There are many standout performances contained in the 70 minutes of ‘Folklore’, with vocalist David Longdon – who was the other candidate when Genesis chose Ray Wilson to replace Phil Collins – shining throughout. Rikard Sjoblom provides fluid guitar lines to compliment Dave Gregory’s jazzier input, and Greg Spawton’s deep bass pedals really add warmth to a beautifully recorded album.

These are busy days for the band, with ‘Folklore’ closely following the release of the live in the studio blu-ray ‘Stone And Steel’.  An EP of  ‘Folklore’ leftovers (possibly to be titled ‘Skylon’) is in the works, and a re-recording of their early albums is planned for next year with the release of a 3 cd set ‘The Station Masters’.

Having successfully transitioned into a live band with a series of sold out dates in London in 2015,  Big Big Train are planning more live dates in 2017.

CD tracklist:
Folklore
London Plane
Along The Ridgeway
Salisbury Giant
The Transit Of Venus Across The Sun
Wassail
Winkie
Brooklands
Telling The Bees

The double vinyl version also includes ‘Mudlarks’ and ‘Lost Rivers Of London’ which were both previously available on the ‘Wassail’ cd EP.

A high resolution audio version of the album is available from the band’s Bandcamp site.

For more detailed information, read David Longdon’s Folklore blogs where he describes the background stories to ‘Telling The Bees’,  ‘Folklore’, ‘Winkie’, and ‘Wassail’. Similarly, Greg Spawton’s blog details the stories behind the other tracks on ‘Folklore’.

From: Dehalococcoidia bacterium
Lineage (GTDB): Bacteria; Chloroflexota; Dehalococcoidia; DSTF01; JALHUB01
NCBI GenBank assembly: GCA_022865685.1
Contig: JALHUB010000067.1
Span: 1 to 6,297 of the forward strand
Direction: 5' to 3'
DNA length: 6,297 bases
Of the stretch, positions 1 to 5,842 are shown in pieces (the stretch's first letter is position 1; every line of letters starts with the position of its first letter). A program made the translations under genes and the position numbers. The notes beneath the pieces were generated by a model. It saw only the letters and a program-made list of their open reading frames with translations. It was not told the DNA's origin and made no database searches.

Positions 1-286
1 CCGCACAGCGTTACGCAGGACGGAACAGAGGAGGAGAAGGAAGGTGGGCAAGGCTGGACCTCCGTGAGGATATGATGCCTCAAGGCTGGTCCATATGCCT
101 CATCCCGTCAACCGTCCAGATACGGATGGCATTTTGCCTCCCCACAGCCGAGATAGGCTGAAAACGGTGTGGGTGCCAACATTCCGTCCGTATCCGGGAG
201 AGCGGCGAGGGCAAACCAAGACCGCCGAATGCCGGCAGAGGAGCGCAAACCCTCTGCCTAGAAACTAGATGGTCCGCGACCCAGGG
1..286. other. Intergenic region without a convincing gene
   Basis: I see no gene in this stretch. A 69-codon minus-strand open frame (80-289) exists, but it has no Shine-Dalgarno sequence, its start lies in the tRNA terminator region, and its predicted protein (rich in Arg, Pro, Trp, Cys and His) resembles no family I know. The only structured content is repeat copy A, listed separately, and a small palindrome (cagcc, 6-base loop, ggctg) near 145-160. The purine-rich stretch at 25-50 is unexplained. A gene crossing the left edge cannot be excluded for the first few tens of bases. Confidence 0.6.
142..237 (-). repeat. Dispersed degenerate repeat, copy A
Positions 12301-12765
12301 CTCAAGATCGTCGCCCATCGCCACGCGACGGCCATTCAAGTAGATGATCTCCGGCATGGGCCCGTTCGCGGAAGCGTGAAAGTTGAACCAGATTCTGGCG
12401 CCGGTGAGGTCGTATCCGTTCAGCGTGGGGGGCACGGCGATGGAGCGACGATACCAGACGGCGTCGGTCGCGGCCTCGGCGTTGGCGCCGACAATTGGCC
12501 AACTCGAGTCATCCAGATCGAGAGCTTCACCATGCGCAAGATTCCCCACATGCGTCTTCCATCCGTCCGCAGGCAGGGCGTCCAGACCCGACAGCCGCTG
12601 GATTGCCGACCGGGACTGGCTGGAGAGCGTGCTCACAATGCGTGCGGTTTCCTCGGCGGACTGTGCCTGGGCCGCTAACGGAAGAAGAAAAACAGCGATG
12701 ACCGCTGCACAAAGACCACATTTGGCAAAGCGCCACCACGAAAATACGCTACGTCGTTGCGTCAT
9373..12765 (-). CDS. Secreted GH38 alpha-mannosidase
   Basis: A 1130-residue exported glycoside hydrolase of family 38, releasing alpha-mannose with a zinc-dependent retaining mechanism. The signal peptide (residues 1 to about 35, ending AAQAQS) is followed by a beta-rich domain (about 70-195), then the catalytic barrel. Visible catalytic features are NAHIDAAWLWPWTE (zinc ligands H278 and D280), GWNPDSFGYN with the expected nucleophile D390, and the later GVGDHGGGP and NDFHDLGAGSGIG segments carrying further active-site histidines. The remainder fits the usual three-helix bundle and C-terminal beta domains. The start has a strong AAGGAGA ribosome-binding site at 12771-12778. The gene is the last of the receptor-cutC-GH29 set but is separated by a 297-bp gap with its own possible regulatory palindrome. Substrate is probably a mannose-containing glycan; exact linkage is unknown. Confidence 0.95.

The ‘Folklore’ sleeve liner notes have been made available as a downloadable PDF file here.

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Big Big Train – ‘Stone And Steel’ Release Update

Originally planned for the end of 2015, Big Big Train’s ‘Stone And Steel’ is now scheduled to be released 7th March 2016.

‘Stone And Steel’ will feature nine cuts from the band’s 2014 Real World Studio rehearsals/performance and four live tracks from the recent gigs at Kings Place in London.  As the release contains nearly three hours of music (and documentary video), and all tracks will be mixed in 5.1 as well as stereo, it was decided to release ‘Stone And Steel’ on Blu-Ray only.

‘Stone And Steel’ will be the first release since June’s CD EP ‘Wassail’ and will fill the gap before the eagerly awaited follow up to the frankly stunning ‘English Electric – Full Power’.

In the meantime, the band have made a live version of Judas Unrepentant from the August 2015 Kings Place gigs available on their YouTube channel. For more information about ‘Stone And Steel’ and all BBT projects new and old, see Big Big Train’s website.

If Big Big Train are unfamiliar to you, I can recommend them wholeheartedly – buy their CDs, support the band, you won’t be disappointed.

BBT